Writing My First Novel: Creating a Style All My Own 4

It hangs on my wall to remind me to write. Artist Unknown.

Does anyone else take risks when they write? Do you wish you had not later if you do?

I took a huge gamble when I wrote my first novel. The first reviewer recognized my strengths and my weaknesses and recommended that I get editorial help. I listened.

Yet, when my first editor failed to see why I wanted to begin Mia’s journey into this world with her watching from heaven, I fumed. And when she also told me everything about Mia’s character was unbelievable and I should only write from one point of view, I refused to listen. I even demanded to have a different editor, one that actually had a clue about Asperger’s. My second editor is a child psychologist, so I no longer had to explain the entire story. What a relief!

Why did I demand to write the story my way? There are several reasons. First and foremost, my daughter’s true story inspired this story. I needed the reader to be able to see Mia’s parents’ family differences, so they could understand how this contributed to misunderstandings, and even misdiagnosis. I did not add conflict to make either family look bad. I added conflict because books require conflict to make them interesting and because there really were misunderstandings on both sides.

I needed the reader to know Mia’s mother’s story too, so they could clearly see the love between Mia and Francesca from the start. I understand that many have a hard time with Mia watching her mother from heaven. Did I mention my husband and Mia’s father are both Chinese Americans. Did anyone see the movie Mulan?

Why then is it so hard to grasp that Mia might have watched her mother from heaven? Many Chinese believe their ancestors are important, and they pay respect to them for years after they die even taking food to the cemetery for them. Buddhist and many other Eastern religions believe in reincarnation, so why is it so far-fetched to believe that Mia could watch from heaven and choose her mother?

I also needed Francesca and Mia to both identify traits of Asperger’s that the average reader would have missed just as the doctors did. Yes, I get that this made some of the story seem redundant, but any parent of a child with special needs of any sort will tell you how important it is that others see our children as they are, not as they appear.

I wanted Mia’s story to be a story of family love, not just of Asperger’s and bullying. I wanted people to see a loving family and to clearly see Mia’s kind and loving nature before they saw the effects of bullying.

My little novel received recognition from three unrelated sources prior my getting the results from 19th Writers Digests Self-Publishing Book Awards in January. Yet, when I received the judges comments, I was devastated. Why? Basically, the judges validated everything the first editor, the one I fired, tried to tell me. They hated that I started the story with Mia watching her mother from heaven. This is the part that all three felt was unbelievable. They all three also hated that I used two points of view.

Yet, here is what Kirkus said:

“The author sets Mia’s first-person narrative within a larger family story told from Francesca’s point of view as she grapples with Ben’s exasperation over Mia’s problems, tussles with her difficult Chinese-American mother-in-law and weathers the heartache of her parents’ deaths. Writing with a limpid prose style deftly infused with medical research, Walker does a remarkable job illuminating Mia’s offbeat perspective from within; she makes it more a personality than an affliction. The book’s advocacy impulses occasionally overheat, as when Francesca goes ballistic over an incident in which mean girls tease Mia at school. Still, through Mia’s story, Walker dispels much of the mystery of Asperger’s kids while revealing the richness and promise of their lives.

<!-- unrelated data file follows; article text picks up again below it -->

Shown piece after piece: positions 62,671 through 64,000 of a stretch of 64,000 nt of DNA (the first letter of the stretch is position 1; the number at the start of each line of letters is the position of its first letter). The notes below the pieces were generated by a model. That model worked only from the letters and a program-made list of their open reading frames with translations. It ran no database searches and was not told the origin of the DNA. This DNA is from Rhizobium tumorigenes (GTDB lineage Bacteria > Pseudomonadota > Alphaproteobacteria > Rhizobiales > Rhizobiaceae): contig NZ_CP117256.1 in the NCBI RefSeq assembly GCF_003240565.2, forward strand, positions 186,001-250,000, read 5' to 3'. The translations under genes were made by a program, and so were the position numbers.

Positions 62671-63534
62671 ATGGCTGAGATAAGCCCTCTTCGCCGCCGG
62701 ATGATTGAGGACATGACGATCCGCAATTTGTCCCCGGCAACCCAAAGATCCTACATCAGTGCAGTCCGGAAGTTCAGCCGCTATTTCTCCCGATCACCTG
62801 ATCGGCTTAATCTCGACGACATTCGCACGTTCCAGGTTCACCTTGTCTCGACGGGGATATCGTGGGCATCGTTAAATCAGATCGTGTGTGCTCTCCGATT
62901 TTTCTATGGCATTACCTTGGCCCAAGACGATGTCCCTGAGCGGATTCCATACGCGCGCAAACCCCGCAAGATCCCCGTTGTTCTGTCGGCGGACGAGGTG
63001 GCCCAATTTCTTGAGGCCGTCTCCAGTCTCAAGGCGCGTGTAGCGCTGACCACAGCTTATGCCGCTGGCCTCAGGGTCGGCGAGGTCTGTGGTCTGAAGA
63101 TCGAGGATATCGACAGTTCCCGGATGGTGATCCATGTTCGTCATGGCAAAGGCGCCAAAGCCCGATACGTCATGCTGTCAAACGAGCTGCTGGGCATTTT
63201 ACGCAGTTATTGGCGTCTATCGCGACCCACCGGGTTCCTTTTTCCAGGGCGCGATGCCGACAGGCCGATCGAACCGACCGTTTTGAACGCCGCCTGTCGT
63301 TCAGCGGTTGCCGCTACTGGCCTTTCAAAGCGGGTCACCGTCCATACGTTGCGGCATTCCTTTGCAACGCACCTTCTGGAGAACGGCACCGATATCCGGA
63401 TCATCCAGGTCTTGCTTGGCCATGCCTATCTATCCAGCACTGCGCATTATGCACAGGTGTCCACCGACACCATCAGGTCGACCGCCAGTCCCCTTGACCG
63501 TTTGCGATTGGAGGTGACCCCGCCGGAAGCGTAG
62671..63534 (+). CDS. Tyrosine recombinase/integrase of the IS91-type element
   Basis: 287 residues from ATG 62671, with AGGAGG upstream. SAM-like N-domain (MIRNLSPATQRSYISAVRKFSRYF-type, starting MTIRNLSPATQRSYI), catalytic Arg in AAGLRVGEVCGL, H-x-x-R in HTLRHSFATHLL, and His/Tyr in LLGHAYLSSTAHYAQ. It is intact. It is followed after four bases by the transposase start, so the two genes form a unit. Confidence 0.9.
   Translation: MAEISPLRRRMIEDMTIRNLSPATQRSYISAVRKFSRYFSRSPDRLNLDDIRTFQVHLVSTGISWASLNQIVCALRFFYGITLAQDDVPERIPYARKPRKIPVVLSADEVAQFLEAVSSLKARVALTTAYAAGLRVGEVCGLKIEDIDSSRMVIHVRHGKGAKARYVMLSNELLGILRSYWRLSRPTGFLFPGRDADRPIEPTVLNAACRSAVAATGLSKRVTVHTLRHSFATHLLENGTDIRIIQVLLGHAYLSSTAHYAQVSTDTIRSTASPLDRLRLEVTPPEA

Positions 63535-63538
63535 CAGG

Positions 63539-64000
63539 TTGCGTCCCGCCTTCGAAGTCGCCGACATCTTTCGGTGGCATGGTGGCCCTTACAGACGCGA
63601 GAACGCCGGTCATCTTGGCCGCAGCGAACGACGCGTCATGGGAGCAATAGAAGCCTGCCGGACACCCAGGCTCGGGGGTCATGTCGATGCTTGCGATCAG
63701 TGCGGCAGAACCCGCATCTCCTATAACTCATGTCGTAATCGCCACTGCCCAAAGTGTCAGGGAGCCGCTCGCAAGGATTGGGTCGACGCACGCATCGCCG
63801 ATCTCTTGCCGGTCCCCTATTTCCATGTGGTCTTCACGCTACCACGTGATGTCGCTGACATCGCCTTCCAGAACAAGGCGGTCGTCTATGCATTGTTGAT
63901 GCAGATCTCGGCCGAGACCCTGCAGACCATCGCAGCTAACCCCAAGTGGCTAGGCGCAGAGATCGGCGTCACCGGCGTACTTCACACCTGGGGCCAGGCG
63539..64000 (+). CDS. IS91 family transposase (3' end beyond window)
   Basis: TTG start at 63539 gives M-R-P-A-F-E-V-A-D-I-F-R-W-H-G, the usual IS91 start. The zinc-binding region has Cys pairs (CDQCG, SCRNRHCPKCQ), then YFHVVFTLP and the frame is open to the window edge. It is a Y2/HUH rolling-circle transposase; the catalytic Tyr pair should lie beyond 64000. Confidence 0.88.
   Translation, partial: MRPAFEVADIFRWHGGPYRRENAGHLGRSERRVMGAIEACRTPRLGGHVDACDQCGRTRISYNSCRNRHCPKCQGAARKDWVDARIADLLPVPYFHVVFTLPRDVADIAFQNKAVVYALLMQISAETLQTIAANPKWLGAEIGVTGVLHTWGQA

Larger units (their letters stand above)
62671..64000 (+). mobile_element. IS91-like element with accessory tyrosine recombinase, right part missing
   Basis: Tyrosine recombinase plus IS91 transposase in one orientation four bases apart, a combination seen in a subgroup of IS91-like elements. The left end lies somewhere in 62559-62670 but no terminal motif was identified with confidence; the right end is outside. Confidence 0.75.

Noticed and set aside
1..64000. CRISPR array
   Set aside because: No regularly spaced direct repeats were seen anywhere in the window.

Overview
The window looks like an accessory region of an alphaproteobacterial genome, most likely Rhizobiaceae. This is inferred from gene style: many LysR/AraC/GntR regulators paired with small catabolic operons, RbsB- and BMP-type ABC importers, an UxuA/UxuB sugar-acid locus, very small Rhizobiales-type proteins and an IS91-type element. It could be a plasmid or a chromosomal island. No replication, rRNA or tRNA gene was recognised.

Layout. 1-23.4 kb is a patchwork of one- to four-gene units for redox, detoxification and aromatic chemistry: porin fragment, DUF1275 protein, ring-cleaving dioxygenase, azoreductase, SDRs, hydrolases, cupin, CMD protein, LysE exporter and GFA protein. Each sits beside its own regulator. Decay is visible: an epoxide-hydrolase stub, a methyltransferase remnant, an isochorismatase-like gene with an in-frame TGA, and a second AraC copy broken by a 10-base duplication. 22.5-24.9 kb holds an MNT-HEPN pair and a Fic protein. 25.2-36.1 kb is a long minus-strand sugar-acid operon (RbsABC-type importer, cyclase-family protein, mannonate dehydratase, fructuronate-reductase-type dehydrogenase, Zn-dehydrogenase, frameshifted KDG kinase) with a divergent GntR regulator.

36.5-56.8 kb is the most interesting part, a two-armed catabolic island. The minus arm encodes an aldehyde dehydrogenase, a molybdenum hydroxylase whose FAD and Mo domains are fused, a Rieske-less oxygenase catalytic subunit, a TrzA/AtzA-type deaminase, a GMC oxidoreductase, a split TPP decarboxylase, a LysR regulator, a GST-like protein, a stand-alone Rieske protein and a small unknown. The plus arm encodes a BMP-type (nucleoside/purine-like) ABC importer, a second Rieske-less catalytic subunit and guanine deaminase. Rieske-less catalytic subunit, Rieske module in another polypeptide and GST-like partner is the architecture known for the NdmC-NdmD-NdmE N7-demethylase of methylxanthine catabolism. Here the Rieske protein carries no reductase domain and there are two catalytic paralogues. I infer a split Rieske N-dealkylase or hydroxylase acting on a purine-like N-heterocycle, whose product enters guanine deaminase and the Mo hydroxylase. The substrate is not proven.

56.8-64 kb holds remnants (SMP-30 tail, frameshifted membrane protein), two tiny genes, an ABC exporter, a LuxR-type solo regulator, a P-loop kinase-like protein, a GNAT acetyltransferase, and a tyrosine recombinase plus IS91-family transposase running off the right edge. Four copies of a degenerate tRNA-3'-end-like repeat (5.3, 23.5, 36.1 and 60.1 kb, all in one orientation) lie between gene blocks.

A poignant and enlightening coming-of-age saga.”

Here is what Tony Attwood, the world-renowned psychologist and author of The Compete Guide to Asperger’s Syndrome had to say:

“There are many facts within fiction. This captivating story provides invaluable insights into the childhood of a girl who has Asperger’s syndrome. Fiction allows the author to explore different perspectives and add poignancy to the experiences of sensory sensitivity and being bullied and teased of someone who has Asperger’s syndrome. The title Delightfully Different describes Asperger’s syndrome but also the qualities of this novel.”

Here are the rewards it received from the Young Voices Foundation:

Seal of Approval in the Inspirational/ Spiritual category

and 2 Bronze awards:

Regional Fiction/ Youth/ West Pacific

Regional Fiction/ Teen/ Young Adult/ West Pacific.

I have heard stories of how many successful writers received rejections in one form or another. I know how many years it can take for a book to take-off even if published by a traditional publisher. Yet, I have hesitated to share my rejections with you. Just a FYI: I had not planned to write the second novel from two points of view or to cover as long of a time span anyway. The second book is from Cal, the brother’s point of view. It will address cyberbullying and Cal will help stop it by working closely with the FBI. You can read the first installment here.

So, now that you know, who should I listen too? The book is not selling like I would like. Do you think the judges are right and this is the reason? What would you do with this information if it were your novel? Would you continue the story?

No U Turns in Life Either 5

In Life Either

Bullying affects families not just the child who experiences it. This is why I am continuing Mia’s story from the point of view of her brother, Cal. Those of you just beginning to follow my blog might not know who Cal is. You can click on the menu to Cal’s Story Begins to find out. You may need to click pages from the menu to reach it depending on your reader source.

I ask those of you who know my family to realize that both stories are works of fiction despite being based on my daughter’s experience with bullying. Still, I want to be clear here. Bullying really did affect our entire family much more than her diagnosis did. Damage done by any type of abuse cannot be undone, but it can get better and it can help others to avoid pitfalls.